But we did not want to stop advocating the concept. We realised that we needed to help companies understand how they could nurture and guide the development of these ecosystems while deriving benefits for their own growth and bottom line.
It is, of course, impossible to summarise all of this guidance here but we want to share some key ingredients for how to do it.
It all starts with discovering the value that the ecosystem can create beyond that which each of the individual partners could generate alone. When Dassault Systemes wanted to extend its PLM software into other industries it needed partners who had a deep understanding of those industries. Dassault had accumulated a huge stock of knowledge of the algorithms needed to model and simulate products or experiences but it needed this deep understanding of expertise in sectors such as fashion, mining, pharmaceuticals and city planning.
In each of these cases, it built ecosystems with relevant players in these industries and with suppliers of very specialised technological knowledge.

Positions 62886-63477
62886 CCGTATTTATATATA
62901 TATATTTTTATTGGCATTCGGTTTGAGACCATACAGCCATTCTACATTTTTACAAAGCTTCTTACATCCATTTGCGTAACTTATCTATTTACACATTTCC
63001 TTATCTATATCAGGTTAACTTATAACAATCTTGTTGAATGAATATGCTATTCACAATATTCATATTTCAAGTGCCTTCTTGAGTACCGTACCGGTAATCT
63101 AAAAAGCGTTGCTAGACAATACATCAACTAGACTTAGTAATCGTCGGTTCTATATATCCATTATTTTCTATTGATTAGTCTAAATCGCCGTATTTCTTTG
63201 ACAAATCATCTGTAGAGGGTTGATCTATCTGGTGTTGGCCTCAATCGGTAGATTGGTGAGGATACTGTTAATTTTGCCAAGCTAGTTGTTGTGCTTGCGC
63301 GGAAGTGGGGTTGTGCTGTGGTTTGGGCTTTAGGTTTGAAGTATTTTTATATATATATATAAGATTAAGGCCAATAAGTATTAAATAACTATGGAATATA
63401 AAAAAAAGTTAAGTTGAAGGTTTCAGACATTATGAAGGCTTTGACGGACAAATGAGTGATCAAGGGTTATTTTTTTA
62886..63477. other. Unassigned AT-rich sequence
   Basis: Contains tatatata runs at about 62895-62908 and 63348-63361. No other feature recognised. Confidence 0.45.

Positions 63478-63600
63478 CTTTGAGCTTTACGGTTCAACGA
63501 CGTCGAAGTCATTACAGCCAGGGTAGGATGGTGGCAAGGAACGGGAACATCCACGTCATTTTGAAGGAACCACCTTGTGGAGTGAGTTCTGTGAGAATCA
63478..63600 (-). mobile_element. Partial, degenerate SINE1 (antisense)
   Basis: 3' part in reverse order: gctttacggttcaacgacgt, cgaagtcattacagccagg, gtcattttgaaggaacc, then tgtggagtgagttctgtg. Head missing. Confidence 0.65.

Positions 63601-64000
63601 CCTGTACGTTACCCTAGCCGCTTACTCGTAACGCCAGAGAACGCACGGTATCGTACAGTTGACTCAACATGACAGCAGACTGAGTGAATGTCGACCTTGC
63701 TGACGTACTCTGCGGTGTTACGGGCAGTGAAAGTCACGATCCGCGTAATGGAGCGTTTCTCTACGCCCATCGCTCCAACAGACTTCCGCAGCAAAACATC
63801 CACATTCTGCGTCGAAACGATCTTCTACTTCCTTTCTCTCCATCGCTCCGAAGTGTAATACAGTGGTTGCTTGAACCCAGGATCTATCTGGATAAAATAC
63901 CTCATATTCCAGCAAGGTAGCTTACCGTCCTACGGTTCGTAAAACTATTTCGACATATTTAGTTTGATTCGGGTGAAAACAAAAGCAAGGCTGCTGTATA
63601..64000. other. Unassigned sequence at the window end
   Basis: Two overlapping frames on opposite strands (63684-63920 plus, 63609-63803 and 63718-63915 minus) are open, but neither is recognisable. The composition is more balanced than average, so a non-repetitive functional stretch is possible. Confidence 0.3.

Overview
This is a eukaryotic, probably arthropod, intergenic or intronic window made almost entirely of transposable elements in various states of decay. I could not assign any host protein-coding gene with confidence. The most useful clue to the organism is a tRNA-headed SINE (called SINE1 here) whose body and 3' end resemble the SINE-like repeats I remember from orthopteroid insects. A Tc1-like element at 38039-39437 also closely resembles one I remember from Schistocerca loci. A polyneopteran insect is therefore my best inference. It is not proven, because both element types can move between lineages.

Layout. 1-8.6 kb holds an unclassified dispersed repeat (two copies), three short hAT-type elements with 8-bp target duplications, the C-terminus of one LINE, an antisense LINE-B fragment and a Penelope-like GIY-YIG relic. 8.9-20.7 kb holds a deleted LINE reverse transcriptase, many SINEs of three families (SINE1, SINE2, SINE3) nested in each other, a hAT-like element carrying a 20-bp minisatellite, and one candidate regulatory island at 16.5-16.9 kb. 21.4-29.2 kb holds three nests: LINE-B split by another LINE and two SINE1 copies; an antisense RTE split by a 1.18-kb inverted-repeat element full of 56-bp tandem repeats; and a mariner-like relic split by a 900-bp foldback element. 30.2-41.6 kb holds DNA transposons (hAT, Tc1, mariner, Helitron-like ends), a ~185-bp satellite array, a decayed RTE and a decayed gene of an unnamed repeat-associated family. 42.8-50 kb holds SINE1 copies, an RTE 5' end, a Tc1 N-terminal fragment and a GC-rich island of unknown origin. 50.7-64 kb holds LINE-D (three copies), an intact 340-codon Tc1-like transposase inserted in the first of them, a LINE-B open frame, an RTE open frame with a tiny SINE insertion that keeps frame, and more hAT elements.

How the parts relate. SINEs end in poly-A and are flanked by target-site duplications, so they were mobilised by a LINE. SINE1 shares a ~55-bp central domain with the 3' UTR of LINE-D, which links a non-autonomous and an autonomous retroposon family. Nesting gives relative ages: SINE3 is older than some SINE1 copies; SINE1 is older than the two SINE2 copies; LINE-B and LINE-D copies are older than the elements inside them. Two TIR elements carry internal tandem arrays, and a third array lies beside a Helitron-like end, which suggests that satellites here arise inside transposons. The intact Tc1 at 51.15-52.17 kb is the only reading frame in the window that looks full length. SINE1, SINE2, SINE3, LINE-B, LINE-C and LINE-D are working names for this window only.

ARM, meanwhile, built its ecosystem by drawing in chip designers and fabricators such as TSMC, original equipment manufacturers such as Apple and Samsung and application software developers. By working with these partners it was able to develop chip designs with the optimum combination of functionality, low power consumption, and cost competitiveness, enabling it to become a de facto global standard in the industry.
We also noticed that effective ecosystem leaders relentlessly pursue the goal of maximising the overall value created by the ecosystem, as opposed to trying to capture a bigger share of the potential profit pools. They understood that growing the pie was more important than how the pie was carved up. And they also promoted the discovery of new customer value through initiatives that improved the quality of interactions between partners in the ecosystem.
To kick-start, such an ecosystem will require an ecosystem leader to demonstrate a real belief in the concept and that it will not squeeze it dry once it begins to thrive. As an ecosystem leader, you need to build up your credibility as the nurturer and guardian of the ecosystem’s health. And you need to attract new partners by communicating in simple terms the value of joining the ecosystem, clarifying the expectations of partners, providing a technological and business roadmap for newcomers to guide their investments, and lowering the barriers to entry.